It's ok: it's all over.  It's all over.  Everything will be fine now.

Re-Reviewing Codex: Necrons—A Few Units Reconsidered             
Let’s go on to amend some comments about several units that I made under the influence of the 5e rules.  I said of the Overlord that: “One of my favorite options…is the ability to upgrade to a Phaeron, making him and any unit he joins Relentless, good for de-nerfing gauss blasters.”  Gauss blasters being Rapid Fire weapons—see discussion above on changes for the better.  I also said that I liked “being able to take a tachyon arrow” for killing tanks—see discussion above on gauss weapons and vehicles. 

I’ve already retracted several of my misgivings about Warriors, but in the previous article, I whined that one couldn’t give them special- or heavy weapons; one visitor was kind enough to point out that Crypteks fulfilled that role nicely if one didn’t want to rely on gauss weapons’ new-and-improved potency under the 6e rules. 

I also sneered at Warriors’ ability to take Night Scythes as transports, never guessing 1) that Flyers were on the way; 2) what game-changers they were; and 3) how awesome it is to be able to take Flyers for each of your Troop choices.  I have 5 Night Scythes in my current army and wouldn’t mind having 6—consider me convinced.




These are only some of my (proxied) Flyers that I have in my Necron army

I also pooh-poohed the changes to Immortals, but 6e gauss blasters + ability to take Night Scythes has changed my mind back again to strong approval.  I similarly dissed Deathmarks, who have Rapid Firing Sniper weapons.  Yes, yes, stop telling me about Rapid Fire—what’s that you say?  Sniper weapons allow Precision Shots?  Do they, now?  Well, what’s not to like?  And they can take Night Scythes, too?  You don’t say….

I had been less than enthralled about the codex’s version of the Necron Destroyer, lamenting its change from jetbike to jump infantry: under the new rules, jetbikes are awesome, but jumpers don’t suck, either, and after all, GW needed to sell Tomb Blade models (the new Necron jetbike).  Under 5e, Preferred Enemy applied only to close combat, which is NOT where you want Destroyers to be; the 6e version makes perfect sense for them.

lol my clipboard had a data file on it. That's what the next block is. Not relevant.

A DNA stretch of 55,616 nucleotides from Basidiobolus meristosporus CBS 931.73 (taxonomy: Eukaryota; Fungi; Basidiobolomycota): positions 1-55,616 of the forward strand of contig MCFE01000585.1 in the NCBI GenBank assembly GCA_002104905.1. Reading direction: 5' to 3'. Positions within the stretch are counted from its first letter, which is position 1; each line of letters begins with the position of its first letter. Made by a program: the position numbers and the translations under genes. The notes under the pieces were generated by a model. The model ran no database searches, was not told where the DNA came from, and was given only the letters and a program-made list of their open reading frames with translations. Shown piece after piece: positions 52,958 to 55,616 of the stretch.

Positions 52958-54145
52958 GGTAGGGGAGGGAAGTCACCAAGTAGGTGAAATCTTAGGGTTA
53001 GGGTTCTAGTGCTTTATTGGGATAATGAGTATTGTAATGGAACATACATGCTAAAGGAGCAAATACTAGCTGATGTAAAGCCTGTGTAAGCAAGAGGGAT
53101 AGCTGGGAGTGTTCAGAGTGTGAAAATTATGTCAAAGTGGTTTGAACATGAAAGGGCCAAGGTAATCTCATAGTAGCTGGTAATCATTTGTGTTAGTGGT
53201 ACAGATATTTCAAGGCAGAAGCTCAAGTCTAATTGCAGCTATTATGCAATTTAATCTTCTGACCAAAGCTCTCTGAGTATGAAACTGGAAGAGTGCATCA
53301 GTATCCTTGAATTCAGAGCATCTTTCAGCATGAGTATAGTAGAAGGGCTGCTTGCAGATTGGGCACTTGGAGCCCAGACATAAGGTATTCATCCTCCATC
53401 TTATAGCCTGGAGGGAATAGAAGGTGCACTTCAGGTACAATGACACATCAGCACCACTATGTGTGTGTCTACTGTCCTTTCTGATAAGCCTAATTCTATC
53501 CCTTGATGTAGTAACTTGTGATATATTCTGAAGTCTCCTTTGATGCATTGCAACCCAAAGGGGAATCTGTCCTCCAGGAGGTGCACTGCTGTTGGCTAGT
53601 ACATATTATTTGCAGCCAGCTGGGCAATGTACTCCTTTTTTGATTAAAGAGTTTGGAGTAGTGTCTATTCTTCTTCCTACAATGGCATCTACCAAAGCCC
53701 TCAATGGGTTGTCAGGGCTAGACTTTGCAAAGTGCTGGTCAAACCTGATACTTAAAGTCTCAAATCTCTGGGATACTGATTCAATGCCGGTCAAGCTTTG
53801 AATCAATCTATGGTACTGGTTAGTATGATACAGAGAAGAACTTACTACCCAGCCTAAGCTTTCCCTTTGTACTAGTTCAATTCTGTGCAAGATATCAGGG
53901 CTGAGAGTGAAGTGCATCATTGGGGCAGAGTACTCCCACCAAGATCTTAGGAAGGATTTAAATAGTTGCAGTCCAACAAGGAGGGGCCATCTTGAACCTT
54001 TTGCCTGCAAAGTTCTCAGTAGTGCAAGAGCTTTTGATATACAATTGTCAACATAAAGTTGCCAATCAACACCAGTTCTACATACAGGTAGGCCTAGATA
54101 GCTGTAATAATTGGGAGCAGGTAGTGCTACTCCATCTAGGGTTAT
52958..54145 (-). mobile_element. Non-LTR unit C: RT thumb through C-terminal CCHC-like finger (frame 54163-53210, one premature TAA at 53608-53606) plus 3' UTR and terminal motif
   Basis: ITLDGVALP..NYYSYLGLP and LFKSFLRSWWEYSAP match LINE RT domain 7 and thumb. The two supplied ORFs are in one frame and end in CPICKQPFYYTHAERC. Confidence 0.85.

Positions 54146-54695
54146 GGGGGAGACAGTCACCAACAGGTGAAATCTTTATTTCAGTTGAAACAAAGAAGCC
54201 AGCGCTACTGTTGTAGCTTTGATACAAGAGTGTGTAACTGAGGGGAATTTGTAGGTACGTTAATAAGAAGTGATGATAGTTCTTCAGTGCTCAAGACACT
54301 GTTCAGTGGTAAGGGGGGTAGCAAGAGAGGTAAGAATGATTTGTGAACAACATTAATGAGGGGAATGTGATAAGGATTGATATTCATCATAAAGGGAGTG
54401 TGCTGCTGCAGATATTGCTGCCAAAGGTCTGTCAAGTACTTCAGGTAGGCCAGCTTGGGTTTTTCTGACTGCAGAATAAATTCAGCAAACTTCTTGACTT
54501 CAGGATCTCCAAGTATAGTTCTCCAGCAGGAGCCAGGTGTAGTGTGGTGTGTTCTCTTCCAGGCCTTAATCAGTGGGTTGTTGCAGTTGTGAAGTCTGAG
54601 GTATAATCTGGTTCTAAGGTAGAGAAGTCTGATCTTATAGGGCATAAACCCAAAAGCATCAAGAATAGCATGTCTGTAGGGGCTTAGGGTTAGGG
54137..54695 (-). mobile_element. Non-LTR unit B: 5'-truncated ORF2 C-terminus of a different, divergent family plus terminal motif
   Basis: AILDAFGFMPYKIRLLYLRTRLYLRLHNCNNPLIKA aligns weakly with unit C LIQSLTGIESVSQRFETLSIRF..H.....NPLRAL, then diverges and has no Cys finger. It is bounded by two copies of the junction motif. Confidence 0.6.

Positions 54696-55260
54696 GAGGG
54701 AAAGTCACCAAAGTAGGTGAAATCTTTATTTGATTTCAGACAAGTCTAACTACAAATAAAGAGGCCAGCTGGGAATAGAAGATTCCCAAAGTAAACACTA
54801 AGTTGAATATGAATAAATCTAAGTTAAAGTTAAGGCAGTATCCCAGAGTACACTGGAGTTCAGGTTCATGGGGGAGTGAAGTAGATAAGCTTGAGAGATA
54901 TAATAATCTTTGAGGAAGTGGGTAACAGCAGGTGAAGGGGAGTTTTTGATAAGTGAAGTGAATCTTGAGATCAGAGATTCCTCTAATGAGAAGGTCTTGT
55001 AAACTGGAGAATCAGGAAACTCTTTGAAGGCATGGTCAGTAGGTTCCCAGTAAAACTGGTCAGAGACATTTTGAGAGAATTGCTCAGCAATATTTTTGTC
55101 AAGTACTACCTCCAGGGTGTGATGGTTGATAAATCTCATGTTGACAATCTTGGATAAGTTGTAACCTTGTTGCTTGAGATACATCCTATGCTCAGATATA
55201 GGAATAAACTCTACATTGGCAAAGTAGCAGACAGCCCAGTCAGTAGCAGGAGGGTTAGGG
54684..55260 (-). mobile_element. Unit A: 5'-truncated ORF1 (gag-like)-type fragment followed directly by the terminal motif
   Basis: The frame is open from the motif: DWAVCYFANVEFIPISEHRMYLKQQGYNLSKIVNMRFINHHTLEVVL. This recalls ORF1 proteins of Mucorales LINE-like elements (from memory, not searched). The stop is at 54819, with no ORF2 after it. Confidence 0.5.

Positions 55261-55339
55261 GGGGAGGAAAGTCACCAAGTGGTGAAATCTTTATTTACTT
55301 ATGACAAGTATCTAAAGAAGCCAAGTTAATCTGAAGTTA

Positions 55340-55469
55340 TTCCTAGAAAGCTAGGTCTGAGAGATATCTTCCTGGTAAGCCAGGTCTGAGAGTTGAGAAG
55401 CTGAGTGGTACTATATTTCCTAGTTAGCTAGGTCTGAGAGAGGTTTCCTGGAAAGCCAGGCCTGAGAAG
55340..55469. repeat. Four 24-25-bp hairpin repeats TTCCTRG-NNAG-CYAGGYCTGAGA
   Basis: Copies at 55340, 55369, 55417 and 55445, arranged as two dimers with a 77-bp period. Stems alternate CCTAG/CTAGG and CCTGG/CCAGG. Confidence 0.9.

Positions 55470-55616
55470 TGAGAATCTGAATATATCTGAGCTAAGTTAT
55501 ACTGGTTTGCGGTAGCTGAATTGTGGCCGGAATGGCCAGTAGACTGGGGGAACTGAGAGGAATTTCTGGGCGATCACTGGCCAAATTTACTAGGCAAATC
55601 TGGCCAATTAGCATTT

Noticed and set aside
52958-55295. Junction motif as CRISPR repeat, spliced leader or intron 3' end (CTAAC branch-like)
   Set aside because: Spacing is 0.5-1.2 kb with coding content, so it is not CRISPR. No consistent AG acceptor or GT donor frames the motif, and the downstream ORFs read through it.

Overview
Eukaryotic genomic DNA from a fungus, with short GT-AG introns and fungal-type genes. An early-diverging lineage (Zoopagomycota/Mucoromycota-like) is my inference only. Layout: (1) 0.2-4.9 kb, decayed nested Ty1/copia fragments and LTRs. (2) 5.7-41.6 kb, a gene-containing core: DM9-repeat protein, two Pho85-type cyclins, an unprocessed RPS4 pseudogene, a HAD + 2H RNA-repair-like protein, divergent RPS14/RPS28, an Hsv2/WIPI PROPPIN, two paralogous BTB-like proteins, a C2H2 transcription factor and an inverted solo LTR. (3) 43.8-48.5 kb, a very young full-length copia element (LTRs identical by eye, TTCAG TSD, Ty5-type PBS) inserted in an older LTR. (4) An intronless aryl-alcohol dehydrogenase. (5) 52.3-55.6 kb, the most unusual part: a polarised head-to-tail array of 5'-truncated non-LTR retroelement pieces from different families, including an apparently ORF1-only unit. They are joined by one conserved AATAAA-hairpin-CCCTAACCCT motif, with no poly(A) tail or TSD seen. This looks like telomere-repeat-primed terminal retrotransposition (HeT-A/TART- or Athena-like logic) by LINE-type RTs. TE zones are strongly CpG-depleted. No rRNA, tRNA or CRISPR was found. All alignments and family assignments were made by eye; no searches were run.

I failed to properly praise Canoptek Scarabs for their tank-munching ability, and for that, I deeply apologize to the little guys.  The proof is that I added more of them to my army.

Conclusion
When the latest version of Codex: Necrons was released in Fall 2011, it suffered from serious deficiencies under the 5th Edition rules.  Sixth Edition has negated many of those deficiencies and made it one of the most powerful—if not THE most powerful—codex released to date (October 2013).  It is still true that the rejuvenated Necrons are not the same as they were under 3rd and 4th Editions, but if anything, they have become more capable (and certainly have much more interesting unit choices). 

I was dismayed when the codex initially appeared, being unaware of the changes that 6th Edition would bring.  I am happy to say that under the latest rules, I deeply appreciate the codex, and my Necrons are among my favorite army to play.

That fluff, though…..
 





NINO (Necrons in Name Only), Part 1
NINO (Necrons in Name Only), Part II
NINO (Necrons in Name Only), Part III


Posted October 2013.  Necron  images copyright GW 2011.  Used for review purposes.

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Fighting Tigers:
Codex <> Tactics <> Gallery <> Allies and Enemies <> Tales of the Tigers

Other Pages:
Main <> What's New <> Site Index <> The Tiger Roars <> Themed Army Ideas
Events and Battle Reports <> Campaigns <> Terrain <> FAQ <> Beyond the Jungle